UPHOFF: Since 1979, we’ve always incorporated manure with a set of injectors on the tank. We’ve got non-farm neighbors that don’t think hog manure smells like money, and we have to watch the odor. We also know if you can capture that nutrient value, especially nitrogen, you can make it more available to the crop when you incorporate it immediately into the soil.

Describe the new techniques you are using for manure application.

BRICK: This past year, we planted with no-till planter right behind the chopper as it was coming off. We were able to let that crop emerge and come out. We partnered with the Outagamie County Land Conservation Department to use its Bazooka Farmstar applicator.

We had a cover crop of seven-way mix that was 3 to 4 inches tall, and we were able to apply 14,000 gallons of manure with that. It went really well. The idea is to get that into a growing crop. I believe we can utilize the nitrogen a little bit better by doing it that way.

Our ultimate goal is to get into a no-till system. This next spring, if everything works out, we’re going to plant 90 percent of corn into no-till. I want to eliminate all of the hardware into the field.

PETERSON: We’re trying to no-till as much as possible, but when tillage is needed, it is vertical tillage. Fields that are chopped are targeted for manure, vertical tillage, and then we put bin-run rye down when we can to protect fields from heavy spring rains.

Manure is hauled with a 21,000-gallon frac tank we built last year and a half-mile draghose off of that. We use full GPS mapping and rate monitoring.

Manure is injected with 12-inch-high rate shanks on 20-inch spacing so we’re getting it pretty well spread across the ground. We’re getting benefit of almost surface-spreading it but yet having it buried 6 to 8 inches in the ground.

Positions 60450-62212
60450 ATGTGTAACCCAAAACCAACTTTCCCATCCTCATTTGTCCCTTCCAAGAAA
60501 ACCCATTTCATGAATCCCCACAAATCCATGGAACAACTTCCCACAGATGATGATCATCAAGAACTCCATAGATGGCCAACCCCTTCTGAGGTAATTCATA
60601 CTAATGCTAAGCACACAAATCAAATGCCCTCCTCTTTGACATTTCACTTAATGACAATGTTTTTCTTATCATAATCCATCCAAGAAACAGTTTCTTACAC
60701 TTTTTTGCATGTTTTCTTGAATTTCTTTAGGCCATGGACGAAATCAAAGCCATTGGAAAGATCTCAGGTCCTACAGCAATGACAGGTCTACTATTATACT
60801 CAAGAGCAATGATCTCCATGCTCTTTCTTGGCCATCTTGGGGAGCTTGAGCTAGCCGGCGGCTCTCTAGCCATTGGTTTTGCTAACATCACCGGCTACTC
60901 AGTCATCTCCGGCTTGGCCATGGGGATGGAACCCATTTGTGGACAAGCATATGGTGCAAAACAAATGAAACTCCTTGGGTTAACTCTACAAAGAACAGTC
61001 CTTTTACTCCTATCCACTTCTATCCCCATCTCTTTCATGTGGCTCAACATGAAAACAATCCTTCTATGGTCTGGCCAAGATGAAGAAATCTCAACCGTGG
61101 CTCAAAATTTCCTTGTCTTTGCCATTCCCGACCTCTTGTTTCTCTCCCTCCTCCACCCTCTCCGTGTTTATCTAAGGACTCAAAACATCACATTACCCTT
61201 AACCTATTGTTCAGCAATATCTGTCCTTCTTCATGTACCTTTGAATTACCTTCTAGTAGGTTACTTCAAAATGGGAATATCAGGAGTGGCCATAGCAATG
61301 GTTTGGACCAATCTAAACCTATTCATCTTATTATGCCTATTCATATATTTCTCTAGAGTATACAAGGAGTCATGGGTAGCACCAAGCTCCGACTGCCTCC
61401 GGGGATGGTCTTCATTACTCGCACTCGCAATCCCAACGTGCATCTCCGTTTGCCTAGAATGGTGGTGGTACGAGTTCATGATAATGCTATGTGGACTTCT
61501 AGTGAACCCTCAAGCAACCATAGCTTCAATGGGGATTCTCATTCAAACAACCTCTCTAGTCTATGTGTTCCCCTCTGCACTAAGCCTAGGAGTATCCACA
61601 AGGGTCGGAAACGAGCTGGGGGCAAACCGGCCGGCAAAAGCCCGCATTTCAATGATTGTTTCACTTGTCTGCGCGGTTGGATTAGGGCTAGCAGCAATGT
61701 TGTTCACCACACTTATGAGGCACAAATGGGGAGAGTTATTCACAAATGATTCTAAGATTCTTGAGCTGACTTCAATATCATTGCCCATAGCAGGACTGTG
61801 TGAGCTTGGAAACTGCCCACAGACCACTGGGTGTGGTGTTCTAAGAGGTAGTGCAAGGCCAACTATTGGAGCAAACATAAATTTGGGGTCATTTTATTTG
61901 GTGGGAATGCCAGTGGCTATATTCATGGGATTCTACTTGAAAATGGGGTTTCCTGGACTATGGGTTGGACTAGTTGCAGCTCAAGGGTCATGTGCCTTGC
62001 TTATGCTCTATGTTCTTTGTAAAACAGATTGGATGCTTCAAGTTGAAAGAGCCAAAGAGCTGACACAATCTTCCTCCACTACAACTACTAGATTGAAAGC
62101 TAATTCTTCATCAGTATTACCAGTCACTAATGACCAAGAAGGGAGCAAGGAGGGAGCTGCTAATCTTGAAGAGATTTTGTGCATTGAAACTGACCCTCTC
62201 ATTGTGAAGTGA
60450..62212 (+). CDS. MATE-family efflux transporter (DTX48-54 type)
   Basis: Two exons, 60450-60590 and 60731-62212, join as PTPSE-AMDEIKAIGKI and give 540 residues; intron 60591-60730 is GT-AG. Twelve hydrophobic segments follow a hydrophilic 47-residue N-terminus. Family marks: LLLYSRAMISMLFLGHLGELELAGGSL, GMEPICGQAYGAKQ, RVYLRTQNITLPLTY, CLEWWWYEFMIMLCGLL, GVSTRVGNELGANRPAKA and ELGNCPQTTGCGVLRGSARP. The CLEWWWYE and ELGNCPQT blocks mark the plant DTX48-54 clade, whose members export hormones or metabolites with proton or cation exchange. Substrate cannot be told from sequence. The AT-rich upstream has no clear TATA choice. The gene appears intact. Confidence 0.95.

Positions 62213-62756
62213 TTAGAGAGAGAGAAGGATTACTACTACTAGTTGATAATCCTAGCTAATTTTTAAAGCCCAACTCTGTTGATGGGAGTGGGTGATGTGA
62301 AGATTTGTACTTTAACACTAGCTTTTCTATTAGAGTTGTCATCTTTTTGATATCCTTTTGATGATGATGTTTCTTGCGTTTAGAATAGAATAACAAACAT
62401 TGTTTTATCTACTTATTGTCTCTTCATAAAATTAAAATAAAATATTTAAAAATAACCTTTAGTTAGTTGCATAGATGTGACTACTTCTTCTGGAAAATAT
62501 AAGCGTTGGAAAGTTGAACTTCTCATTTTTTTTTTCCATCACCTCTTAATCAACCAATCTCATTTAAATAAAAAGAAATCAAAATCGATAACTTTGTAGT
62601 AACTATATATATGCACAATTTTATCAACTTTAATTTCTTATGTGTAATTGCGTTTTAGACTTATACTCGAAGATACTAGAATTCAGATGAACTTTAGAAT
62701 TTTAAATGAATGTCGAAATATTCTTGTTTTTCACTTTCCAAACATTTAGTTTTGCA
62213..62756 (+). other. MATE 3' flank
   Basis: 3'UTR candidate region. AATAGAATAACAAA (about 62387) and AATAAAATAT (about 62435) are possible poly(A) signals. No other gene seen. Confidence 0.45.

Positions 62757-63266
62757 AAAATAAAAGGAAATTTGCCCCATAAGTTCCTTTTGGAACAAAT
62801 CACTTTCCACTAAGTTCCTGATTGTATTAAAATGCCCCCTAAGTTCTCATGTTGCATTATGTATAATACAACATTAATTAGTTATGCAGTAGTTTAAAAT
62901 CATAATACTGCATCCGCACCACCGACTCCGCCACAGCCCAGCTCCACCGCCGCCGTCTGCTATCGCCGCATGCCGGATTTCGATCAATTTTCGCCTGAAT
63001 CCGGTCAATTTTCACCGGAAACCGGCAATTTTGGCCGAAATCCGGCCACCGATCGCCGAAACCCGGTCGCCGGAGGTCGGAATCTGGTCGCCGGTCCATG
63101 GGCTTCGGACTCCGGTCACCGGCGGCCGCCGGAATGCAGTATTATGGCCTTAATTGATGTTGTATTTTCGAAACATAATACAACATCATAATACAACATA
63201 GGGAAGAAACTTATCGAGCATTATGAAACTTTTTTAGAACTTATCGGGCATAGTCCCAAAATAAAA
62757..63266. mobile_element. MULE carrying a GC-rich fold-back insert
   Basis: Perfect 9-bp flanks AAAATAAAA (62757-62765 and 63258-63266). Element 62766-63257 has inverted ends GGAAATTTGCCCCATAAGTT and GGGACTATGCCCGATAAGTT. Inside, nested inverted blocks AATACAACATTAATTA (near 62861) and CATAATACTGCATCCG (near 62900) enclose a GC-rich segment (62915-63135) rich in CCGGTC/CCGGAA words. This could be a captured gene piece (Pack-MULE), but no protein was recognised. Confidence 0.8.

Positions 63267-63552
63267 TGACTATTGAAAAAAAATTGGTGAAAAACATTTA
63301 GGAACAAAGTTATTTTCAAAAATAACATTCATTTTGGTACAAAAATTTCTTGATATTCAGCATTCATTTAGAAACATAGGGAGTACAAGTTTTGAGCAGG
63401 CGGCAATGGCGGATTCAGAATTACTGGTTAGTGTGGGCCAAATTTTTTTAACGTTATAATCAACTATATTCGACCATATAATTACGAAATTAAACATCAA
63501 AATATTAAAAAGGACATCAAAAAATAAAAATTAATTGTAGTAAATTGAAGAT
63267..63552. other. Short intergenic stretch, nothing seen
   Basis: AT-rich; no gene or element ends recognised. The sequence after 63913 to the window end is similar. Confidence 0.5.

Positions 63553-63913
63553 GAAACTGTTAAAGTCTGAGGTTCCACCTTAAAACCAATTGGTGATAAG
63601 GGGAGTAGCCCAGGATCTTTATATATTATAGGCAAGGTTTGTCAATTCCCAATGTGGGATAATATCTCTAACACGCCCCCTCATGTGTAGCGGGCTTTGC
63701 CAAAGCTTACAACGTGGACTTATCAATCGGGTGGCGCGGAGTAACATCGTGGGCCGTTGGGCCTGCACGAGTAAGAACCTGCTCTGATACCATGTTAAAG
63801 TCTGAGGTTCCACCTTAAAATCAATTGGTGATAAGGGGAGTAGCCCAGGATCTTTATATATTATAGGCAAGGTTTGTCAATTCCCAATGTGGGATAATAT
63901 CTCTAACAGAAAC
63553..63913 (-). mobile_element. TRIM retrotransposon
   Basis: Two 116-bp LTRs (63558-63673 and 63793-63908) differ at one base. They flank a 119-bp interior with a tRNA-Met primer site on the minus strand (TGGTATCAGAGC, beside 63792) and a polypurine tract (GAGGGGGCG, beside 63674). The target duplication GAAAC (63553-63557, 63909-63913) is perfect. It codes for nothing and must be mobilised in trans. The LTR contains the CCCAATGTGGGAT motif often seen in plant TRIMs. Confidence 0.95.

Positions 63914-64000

One of the concerns when we started injecting manure this deep was availability early on in the spring. It isn’t available, as it is just too deep down for those young plants to reach. So we set up our planter with 2x2 fertilizer and pop-up to help with emergence and early growth.

We use a PLC to control line pressure. One of the big problems for us injecting before with a draghose system was on the turns. They kept the lines flowing, and we ended up with a ton of stuff on the surface.

On soils that don’t dry, it’s a big problem. Now we’re actually shutting off on the ends. As the applicator pulls up to the end and starts to shut that valve off, the PLC responds to the line pressure increasing and starts to throttle back the motor. That’s how we keep from blowing lines up.

UPHOFF: I’m involved with other area farmers in Yahara Pride Farms. A few years ago, we worked with implement companies to make available a tanker in the watershed area to explore low-disturbance manure injection. At a demonstration day, I started watching the tanker run through cornstalks. It was pretty impressive.

The other injection system we had been running was great for making beaver huts out there in the field, but this one was running right through. The other nice thing about this system: As he started to climb a small knoll in the field, the manure was not trailing back down the trench to the bottom of the hill.

In our watershed, we have an adaptive management program with a cost-share program. We applied for a grant and started to re-convert our tanker to mimic the low-disturbance injector with a coulter in front, tubes following the main coulter and two coulters in the back.

If we try to put all of the nutrients on as manure, we get a striping that goes across the field. We found out if we go to two-thirds or three-quarters of nitrogen needs of that crop with manure, we’ll come back with either a dry or 28 percent nitrogen fertilizer, and we eliminate that striping of the field.

Do you spring-apply manure?

BRICK: On years we did spring-apply manure, I hated it. We were injecting it into the ground. I am hoping now with the winter triticale we have planted, we can come back in and use the Bazooka to apply 10,000 gallons to the acre.

I’m trying to even out our balance a little bit rather than 100 percent of our manure being pumped in November.

PETERSON: Yes, we do, but we try to save our lighter ground for it. We get it injected, then let sit for a few days and go through it. We’d like to get away from it, but the fall weather isn’t cooperating.  PD

Karen Lee